If you're going to be basically sleeping under your desk to get your start-up off the ground, why not make things a little more comfortable and actually merge your place of business with your place of residence? At least you'll have a proper bed handy.
That's the thinking laid out by Victor Ho and Matt Dok, co-founders of business loyalty network FiveStars, recently. The pair came up with an elegant solution to the long hours demanded by starting their company: They cohabitated and then had early employees move in too.
"We locked ourselves in a room for three months straight, had ramen for breakfast, lunch, and dinner, and taught ourselves Python. We transformed our living room into a work space. We’d wake up, walk 20 feet down the hall, sit down at the table, not move except to eat, then go to bed," Ho tells Fast Company, claiming the unusual arrangements helped the team be more innovative and productive, save money and instill a horizontal, hierarchy-free culture.
But this approach isn't for everyone. Charlie Tribbett and Larry Baker, the founding team behind small business crowdfunding site Bolstr, at first tried something a slightly less extreme form of constant togetherness.
"When we first started working together we actually set up a fold out table and sat across from each other all day with our laptops," Tribbett told Inc. "We had just quit our jobs—structured, finance jobs. Unaccustomed working outside of an office, the fold-out table seemed like a good idea. And early on, it was. That works tyle helped us maintain focus. But over time it became a distraction."
The pair found that they were actually taking the homey vibe too far, becoming so companionable that they ended up simply hanging out when they should have been working.
"It became very easy to spend chunks of time chatting about things unrelated to Bolstr," says Tribbett. In response the pair decided on a trial separation, working remotely from their separate apartments, but that approach "led to some fragmentation. It became a little more difficult to iterate the broader strategy for the company and product. And projects that required collective collaboration became more challenging to knock out."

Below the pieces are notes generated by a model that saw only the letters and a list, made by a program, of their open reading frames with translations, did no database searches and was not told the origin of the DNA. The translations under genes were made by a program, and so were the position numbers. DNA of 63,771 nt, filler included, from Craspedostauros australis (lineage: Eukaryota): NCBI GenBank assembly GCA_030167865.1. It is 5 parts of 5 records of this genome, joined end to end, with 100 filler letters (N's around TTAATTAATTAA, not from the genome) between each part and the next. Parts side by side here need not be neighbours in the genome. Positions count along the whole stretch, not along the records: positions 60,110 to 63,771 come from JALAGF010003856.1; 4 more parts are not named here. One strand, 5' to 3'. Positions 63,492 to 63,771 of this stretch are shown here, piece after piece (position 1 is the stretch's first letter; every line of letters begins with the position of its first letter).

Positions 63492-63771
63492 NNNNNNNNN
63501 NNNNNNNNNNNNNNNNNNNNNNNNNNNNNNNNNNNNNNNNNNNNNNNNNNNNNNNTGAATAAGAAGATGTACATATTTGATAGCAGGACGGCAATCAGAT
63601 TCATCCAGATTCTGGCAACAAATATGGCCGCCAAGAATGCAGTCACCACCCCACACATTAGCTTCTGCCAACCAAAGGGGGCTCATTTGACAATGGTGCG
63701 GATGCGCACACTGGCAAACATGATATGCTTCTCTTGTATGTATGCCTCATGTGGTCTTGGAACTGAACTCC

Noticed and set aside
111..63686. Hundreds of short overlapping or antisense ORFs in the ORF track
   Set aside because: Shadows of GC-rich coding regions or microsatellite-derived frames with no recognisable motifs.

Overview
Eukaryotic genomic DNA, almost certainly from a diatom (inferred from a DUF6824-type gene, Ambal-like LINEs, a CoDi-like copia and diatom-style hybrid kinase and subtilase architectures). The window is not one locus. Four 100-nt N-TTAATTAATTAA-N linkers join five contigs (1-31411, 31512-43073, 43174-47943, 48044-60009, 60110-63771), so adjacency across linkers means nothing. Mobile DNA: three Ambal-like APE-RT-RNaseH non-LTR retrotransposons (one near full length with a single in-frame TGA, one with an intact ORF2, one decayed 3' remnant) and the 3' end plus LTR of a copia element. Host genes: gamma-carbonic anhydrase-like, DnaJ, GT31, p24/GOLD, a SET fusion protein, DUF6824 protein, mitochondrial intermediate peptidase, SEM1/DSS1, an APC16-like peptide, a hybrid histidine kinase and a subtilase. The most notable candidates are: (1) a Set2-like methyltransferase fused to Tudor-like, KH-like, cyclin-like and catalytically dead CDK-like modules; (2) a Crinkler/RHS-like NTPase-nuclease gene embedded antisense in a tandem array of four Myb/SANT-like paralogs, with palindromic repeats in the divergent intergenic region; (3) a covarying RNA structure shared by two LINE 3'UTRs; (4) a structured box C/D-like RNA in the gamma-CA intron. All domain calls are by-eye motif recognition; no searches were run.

The solution for this team was a middle way. "We’ve found that 2-3 days a week in the same space lets us set the week’s agenda, talk strategy and whiteboard. We then prioritize, divide, and conquer the remainder of the week," says Tribbett.
But, argue some credible voices in the start-up community (including VC Mark Suster), doesn't working at a distance reduce opportunities for a team to build a culture of camaraderie and a basis for trust?
To which Tribbett responds: there's no reason you can't build company culture over chat and video. Some young startup teams create camaraderie, he says, by "staying up late and working hard together. This is actually true for us too—it’s just done through technology. We have an open chat called 'The Watercooler' where team members chat about anything. Sometimes work-related, sometimes not."
While the team believes a Bolstr HQ is in the company's future, at these early stages of the start-up the 24/7 work-life mash-up model just didn't pay dividends, concludes Tribbet, and he doubts he's alone in being unable to resist the lure of socializing.
"There are a lot of inefficiencies that are born out of the sexiness of start-ups. For the young startup in a coworking space, it takes discipline to not partake in every nerf fight or happy hour," he says. "For us, though, with flexibility comes responsibility. The luxury of working from wherever means high standards of accountability."
In your experience, could some start-up teams sometimes get more done by spending less time together?